Many people have a second or holiday home. They do not use these dwellings for living purposes or do not feel like renting out them. Landlords in the United Kingdom are aware of the issues that come together with owning a property, including paying council tax. While every homeowner needs to pay council tax every month, it is often challenging for those who have an inhabited or empty house.
You might think of how to avoid paying council tax on an empty property, especially if you have a low monthly budget. Although you will usually need to pay council tax on your unoccupied property, you can contact your local council to determine if you are eligible for a discount or exemption for the same.
Depending on the band of your inhabited property, your local council authorities can decide to send you a discounted amount to pay as tax. You cannot guess the amount payable for the tax since it is totally up to the local council. In some cases, this amount can be double the council tax. If there have been no residents in your property for the last two years or more, you are more likely to pay the double council tax amount.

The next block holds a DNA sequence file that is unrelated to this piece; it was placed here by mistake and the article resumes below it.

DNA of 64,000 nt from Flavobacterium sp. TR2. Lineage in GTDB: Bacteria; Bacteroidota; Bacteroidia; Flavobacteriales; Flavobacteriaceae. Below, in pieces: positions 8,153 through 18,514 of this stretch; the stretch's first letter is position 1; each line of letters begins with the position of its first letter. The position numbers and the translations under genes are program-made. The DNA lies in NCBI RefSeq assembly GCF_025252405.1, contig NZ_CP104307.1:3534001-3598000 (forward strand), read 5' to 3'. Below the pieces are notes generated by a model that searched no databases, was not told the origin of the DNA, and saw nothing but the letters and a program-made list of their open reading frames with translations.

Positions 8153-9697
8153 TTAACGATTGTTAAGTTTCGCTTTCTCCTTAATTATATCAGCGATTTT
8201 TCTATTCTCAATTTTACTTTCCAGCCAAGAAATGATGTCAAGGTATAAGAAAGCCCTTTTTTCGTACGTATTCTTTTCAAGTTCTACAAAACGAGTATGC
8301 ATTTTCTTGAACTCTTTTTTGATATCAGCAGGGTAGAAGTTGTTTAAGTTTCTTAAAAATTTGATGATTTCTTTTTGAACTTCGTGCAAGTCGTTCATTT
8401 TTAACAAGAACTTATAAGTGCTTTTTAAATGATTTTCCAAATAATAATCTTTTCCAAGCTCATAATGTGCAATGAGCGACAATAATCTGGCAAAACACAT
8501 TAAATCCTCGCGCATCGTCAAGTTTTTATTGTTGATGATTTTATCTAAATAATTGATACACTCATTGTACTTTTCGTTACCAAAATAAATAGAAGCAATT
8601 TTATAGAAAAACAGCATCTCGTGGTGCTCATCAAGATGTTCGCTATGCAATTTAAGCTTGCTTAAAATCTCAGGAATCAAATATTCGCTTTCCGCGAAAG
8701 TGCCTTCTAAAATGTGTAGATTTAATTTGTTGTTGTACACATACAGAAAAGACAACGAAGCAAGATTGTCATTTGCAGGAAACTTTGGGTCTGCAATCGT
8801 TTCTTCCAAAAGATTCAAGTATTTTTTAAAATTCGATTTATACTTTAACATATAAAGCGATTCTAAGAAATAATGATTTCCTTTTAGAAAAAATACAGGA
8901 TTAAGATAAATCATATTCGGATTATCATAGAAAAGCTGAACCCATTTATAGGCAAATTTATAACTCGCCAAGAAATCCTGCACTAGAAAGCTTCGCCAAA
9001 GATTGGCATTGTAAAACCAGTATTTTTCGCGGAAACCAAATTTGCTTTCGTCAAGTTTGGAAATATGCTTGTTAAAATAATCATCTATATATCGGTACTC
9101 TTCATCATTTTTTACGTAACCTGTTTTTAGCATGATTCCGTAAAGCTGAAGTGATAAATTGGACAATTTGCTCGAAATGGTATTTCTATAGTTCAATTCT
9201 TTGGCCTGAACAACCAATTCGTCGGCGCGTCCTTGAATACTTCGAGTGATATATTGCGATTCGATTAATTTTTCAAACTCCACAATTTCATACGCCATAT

However, the local council will not charge you double the tax amount if you are in the armed forces or own an annex. Likewise, there are several exemptions to the two-year empty rule. If your inhabited property falls under any of the following circumstances, you won’t have to pay any council tax.
- It is a derelict house.
- It is an empty or inhabited annexe.
- The owner of the property is now in a hospital or home care.
- The owner of the property is in prison. This exemption will not apply to the owners who are in jail for no payment of the council tax.